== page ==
Scandalous and immoral (trademarks)
Gavel to Gavelpublished in The Journal Record | August 31, 2017
By Sasha Beling
Since 1946, federal law has prohibited registration of scandalous, immoral and disparaging trademarks. This summer, the U.S. Supreme Court found the prohibition on disparaging trademarks to be unconstitutional, creating potential protection for “immoral” and “scandalous” terms.
The Lanham Act is the federal law that concerns federal rights and registration of trademarks in the United States. Section 2(a) of the Lanham Act forbids registration of a trademark that “consists of … immoral…or scandalous matter; or matter which may disparage.” Disparagement became a key issue when Simon Tam filed a trademark application for the band name THE SLANTS in 2011. The U.S. Patent and Trademark Office denied registration on the basis that the mark was derogatory to those of Asian descent. Tam disagreed, arguing that the name was intended “to reclaim and take ownership of Asian stereotypes.”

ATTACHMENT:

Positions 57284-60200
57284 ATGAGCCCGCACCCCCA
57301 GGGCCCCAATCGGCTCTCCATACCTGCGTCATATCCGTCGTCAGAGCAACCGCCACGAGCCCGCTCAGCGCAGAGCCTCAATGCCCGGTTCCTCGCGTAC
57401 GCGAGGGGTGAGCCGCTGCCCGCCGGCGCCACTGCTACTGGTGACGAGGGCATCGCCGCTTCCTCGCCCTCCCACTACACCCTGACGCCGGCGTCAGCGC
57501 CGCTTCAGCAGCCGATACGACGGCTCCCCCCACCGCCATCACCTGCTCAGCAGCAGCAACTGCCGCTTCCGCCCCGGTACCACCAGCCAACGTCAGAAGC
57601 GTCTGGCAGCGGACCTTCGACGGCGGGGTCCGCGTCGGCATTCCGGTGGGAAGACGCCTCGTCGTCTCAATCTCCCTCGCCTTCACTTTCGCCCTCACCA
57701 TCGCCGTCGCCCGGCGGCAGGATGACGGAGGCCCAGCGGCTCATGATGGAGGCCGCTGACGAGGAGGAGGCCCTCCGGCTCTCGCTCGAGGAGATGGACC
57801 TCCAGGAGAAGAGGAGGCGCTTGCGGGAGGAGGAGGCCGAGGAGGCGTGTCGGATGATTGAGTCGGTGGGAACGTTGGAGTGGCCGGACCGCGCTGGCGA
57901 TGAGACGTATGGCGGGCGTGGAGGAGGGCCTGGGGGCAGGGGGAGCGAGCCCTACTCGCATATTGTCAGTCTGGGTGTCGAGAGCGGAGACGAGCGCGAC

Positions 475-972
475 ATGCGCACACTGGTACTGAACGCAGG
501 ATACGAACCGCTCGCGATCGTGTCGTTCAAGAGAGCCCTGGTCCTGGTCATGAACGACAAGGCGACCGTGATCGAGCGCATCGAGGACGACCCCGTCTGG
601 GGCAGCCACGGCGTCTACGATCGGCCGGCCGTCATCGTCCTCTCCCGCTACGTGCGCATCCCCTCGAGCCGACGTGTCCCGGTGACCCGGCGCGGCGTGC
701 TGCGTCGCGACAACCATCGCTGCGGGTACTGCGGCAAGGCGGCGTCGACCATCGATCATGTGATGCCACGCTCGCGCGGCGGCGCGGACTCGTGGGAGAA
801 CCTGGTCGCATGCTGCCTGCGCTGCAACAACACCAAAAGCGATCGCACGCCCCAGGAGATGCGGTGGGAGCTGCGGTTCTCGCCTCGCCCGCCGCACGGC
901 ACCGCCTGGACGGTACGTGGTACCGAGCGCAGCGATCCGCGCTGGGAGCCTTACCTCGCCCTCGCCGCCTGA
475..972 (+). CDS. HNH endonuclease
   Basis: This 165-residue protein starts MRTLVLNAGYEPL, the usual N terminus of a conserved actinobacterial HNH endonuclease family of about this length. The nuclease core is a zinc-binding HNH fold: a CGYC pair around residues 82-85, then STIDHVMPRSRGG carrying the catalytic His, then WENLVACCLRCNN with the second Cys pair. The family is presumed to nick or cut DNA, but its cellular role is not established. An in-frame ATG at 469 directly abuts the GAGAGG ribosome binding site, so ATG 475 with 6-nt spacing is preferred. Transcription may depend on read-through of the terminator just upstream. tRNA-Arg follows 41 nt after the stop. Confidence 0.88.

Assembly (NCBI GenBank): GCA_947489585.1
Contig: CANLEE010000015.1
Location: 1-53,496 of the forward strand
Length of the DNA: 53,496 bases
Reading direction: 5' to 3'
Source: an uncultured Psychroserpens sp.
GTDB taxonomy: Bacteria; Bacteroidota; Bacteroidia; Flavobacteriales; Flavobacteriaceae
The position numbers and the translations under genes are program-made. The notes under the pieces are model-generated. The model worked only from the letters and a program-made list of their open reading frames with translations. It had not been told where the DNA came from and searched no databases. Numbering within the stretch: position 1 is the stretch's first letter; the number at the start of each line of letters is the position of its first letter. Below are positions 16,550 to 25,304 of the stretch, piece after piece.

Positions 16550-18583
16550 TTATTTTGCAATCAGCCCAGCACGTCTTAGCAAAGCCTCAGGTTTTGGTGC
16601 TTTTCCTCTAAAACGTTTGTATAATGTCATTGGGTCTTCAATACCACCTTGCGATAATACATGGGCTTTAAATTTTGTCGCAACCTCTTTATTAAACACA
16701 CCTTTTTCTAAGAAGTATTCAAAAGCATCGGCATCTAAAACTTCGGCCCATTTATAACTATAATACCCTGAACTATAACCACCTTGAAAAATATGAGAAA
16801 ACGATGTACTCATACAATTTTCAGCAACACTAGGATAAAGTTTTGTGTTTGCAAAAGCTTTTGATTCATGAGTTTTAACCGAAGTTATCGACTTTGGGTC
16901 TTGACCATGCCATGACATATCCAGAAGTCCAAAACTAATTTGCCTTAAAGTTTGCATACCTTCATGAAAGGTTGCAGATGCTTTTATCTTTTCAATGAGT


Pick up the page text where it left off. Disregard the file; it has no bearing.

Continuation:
The dispute ultimately found its way to the U.S. Supreme Court this summer, when, in Matal v. Tam, the court unanimously held that the disparagement provision of Section 2(a) violates the Free Speech Clause of the First Amendment because it “offends a bedrock First Amendment principle: Speech may not be banned on the ground that it expresses ideas that offend.”
The ruling unsurprisingly comes with mixed reactions. For example, the Tam decision is good news for the Washington NFL football team, which has been in litigation for years over its team name, but bad news for Native Americans and government agencies seeking to prevent use of that name.
Critics do agree on one thing, however. The Lanham Act’s prohibition on “immoral” or “scandalous” trademarks is next on the chopping block. In fact, the issue was addressed at oral argument earlier this week in a pending Federal Circuit case, In Re Brunetti, a fight over the USPTO’s denial of a trademark application for FUCT.
If “scandalous” and “immoral” marks are given the same green light as “disparaging” marks, the USPTO may be faced with an increase in applications of previously unattainable marks, which may create backlog for those seeking registration of “reputable” marks. The general public may also see an increase in brand names using terms and phrases generally thought to be unseemly and unscrupulous. Stay tuned.
This article appeared in the August 31, 2017, issue of The Journal Record. It is reproduced with permission from the publisher. © The Journal Record Publishing Co.